An attempt at an introduction

Beginnings are hard… it feels like there is enormous pressure to draw the reader in, to give an inkling of what is to come without giving away the whole of the story, to establish tone, to introduce the characters or the topic or the themes that will be addressed. In starting, I already feel overwhelmed by the weight of the responsibility to write well, to represent myself, my approach, my orientation, and my ideas adequately. “Adequate” seems like a relatively low bar to clear, and yet… still daunting, because my thoughts are constantly in motion. Even the things I think I know or, at the very least, about which I believe I have some provisional certainty… for even those things, I am regularly finding new names or new metaphors or new stories to tell, which feel like they bring new and more precise or more powerful descriptive power to bear. And if that’s true… then to commit what I am thinking in writing means to set those names and metaphors and stories in stone. So many of my instincts are actively fighting against this undertaking. But that experience of living in tension is completely familiar to me, as it is to all of us with ADHD.

Writing about my trepidation with respect to setting my ideas in stone recalls a countervailing story (why not be in tension around the idea of tension itself):

Twenty-something years ago soon after I moved to Vancouver, I enrolled in a beginners course for mindfulness meditation. It was a long time ago and my memories of the class, how many times I attended, whether I reliably went, the other people in the class, and really any other details are completely lost… except for one moment that is still incredibly vivid: on the very first day of class, the leader of the group produced a bunch of objects from a bag. They were a collection of random objects that could fit in one’s hand. We are all asked to choose an object that represented something about ourselves or something about what we hoped we might get out of the class. I chose an unremarkable smooth, grey, and white flecked stone. The teacher went around the circle to ask each of us why we chose the object we did. I don’t remember thinking about the rock when I chose it. But when it was my turn to talk about why I chose the thing I did I remember very clearly saying the following: “I chose this stone, because a stone only ever thinks one thought.”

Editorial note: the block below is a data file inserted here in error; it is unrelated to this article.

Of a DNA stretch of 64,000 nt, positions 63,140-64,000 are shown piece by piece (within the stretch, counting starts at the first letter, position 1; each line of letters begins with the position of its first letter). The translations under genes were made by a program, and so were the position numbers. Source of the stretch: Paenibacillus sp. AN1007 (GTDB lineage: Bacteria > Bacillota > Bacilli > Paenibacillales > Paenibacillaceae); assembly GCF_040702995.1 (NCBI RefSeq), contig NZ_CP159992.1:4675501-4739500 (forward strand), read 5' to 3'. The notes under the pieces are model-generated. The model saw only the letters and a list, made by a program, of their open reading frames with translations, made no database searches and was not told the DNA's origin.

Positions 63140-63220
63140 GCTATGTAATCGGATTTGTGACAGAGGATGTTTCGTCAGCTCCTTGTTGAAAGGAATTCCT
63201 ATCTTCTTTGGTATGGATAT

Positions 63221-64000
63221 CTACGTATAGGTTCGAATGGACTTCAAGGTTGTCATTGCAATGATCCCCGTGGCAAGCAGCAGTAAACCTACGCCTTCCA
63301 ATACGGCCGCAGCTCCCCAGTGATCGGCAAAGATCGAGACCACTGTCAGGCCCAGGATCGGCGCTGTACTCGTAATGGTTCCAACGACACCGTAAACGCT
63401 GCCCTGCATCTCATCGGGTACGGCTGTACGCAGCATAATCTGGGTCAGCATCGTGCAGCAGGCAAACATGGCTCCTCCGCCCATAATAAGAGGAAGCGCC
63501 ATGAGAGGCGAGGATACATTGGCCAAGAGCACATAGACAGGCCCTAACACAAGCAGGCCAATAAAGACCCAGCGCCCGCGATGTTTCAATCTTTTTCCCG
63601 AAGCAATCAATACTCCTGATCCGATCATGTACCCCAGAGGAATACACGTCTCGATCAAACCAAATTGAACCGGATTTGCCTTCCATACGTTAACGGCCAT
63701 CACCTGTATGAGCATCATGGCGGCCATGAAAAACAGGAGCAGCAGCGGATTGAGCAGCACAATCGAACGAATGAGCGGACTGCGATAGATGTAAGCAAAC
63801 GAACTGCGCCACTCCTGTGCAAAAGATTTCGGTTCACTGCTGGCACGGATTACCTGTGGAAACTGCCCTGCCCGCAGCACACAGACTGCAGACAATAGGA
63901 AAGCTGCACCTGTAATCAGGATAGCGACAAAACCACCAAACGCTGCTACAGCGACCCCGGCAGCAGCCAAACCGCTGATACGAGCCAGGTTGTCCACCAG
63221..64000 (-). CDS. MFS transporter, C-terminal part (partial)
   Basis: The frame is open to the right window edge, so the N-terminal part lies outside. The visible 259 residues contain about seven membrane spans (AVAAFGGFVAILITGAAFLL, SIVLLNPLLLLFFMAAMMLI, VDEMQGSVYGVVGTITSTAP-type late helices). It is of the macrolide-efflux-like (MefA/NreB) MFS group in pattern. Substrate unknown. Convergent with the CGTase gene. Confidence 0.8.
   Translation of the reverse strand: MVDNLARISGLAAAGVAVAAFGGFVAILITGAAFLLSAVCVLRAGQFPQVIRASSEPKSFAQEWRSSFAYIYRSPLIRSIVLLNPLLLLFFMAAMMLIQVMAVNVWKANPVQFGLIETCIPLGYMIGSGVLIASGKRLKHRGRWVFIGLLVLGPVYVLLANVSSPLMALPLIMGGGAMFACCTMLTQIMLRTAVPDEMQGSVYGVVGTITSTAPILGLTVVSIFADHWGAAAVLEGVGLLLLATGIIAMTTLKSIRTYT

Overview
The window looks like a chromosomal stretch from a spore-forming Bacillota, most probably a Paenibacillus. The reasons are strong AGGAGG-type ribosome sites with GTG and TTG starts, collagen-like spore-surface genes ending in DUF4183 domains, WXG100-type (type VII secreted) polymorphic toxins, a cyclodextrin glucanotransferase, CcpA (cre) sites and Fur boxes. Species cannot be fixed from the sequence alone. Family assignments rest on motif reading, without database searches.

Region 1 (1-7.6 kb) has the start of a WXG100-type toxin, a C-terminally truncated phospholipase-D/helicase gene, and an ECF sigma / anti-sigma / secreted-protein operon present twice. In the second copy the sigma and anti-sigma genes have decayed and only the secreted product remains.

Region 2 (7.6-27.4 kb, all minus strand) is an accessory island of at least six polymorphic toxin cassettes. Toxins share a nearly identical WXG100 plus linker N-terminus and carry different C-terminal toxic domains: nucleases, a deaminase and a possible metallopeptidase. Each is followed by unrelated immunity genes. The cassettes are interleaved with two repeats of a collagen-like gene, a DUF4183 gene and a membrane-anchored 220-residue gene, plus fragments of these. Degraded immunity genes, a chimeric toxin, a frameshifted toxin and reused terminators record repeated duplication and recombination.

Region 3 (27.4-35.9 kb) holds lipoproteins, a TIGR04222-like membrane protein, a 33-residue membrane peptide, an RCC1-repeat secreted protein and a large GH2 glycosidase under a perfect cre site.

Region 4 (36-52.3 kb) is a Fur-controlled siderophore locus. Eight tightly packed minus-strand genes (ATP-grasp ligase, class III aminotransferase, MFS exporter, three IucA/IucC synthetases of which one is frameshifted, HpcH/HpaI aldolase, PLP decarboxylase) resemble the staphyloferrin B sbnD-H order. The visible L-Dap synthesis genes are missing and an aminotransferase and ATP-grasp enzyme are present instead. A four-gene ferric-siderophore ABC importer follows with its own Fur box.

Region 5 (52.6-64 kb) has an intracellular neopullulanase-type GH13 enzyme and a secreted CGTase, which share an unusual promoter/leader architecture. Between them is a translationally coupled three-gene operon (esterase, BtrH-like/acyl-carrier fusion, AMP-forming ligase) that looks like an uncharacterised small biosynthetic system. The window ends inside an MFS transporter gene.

Photo by Anthony

If I knew then what I know now, namely that I am person with ADHD, it would have made  a lot more sense. As I reflect back on the person I was, I think I was responding to the durability and simplicity of the stone. The object in my hand was perhaps hundreds of thousands of years old. In my mind, the idea that something could be durable in its form seemed very appealing to me, because my own thinking was—is—in constant motion, never resting anywhere much at all or for very long. This is fundamental to the experience of being a person with ADHD, a compulsion to be in motion. For some of us that means to be in physical motion, for some that motion is internal: thinking, emotional experiencing, remembering, and projecting (i.e. futural). I was drawn to the stone, because it was everything I was not: quiet, cool, and reliably the same from one moment to the next.